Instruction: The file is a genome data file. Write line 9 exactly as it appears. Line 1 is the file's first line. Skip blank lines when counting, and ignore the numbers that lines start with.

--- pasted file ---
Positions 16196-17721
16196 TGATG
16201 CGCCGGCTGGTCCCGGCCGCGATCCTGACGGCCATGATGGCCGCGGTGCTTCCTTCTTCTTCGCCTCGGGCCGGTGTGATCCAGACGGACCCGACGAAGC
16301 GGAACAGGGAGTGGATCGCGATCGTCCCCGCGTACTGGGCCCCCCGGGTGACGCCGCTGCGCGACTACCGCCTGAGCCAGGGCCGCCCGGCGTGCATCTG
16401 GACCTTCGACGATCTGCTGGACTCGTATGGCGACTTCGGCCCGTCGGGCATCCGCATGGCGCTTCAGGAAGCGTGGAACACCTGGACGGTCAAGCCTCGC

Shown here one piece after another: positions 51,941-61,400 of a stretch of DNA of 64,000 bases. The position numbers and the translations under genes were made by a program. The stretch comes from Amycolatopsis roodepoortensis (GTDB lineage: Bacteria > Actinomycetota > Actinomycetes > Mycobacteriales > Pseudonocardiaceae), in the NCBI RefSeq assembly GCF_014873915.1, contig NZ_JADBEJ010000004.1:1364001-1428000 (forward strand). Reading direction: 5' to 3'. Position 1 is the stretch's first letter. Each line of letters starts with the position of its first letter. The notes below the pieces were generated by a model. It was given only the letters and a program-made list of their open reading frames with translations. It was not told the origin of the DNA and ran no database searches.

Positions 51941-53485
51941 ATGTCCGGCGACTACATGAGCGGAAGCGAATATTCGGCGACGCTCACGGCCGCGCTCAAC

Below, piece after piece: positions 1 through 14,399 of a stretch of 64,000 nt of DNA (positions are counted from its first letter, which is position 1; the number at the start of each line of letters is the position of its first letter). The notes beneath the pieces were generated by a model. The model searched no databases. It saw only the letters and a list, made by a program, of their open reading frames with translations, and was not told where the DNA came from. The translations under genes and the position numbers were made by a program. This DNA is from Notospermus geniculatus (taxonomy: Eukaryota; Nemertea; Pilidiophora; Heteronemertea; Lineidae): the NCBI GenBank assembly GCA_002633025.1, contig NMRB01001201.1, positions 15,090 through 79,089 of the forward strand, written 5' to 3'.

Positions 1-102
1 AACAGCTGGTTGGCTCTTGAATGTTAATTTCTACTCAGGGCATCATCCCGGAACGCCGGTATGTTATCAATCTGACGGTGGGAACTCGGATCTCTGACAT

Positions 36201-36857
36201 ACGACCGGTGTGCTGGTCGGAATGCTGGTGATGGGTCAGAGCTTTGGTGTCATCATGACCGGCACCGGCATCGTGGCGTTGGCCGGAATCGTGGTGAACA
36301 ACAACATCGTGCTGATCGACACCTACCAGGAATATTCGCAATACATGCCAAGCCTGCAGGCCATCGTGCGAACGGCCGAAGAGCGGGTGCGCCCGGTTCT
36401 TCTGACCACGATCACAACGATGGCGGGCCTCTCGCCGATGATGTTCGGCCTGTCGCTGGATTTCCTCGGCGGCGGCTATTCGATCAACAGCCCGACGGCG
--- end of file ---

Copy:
Below, piece after piece: positions 1 through 14,399 of a stretch of 64,000 nt of DNA (positions are counted from its first letter, which is position 1; the number at the start of each line of letters is the position of its first letter). The notes beneath the pieces were generated by a model. The model searched no databases. It saw only the letters and a list, made by a program, of their open reading frames with translations, and was not told where the DNA came from. The translations under genes and the position numbers were made by a program. This DNA is from Notospermus geniculatus (taxonomy: Eukaryota; Nemertea; Pilidiophora; Heteronemertea; Lineidae): the NCBI GenBank assembly GCA_002633025.1, contig NMRB01001201.1, positions 15,090 through 79,089 of the forward strand, written 5' to 3'.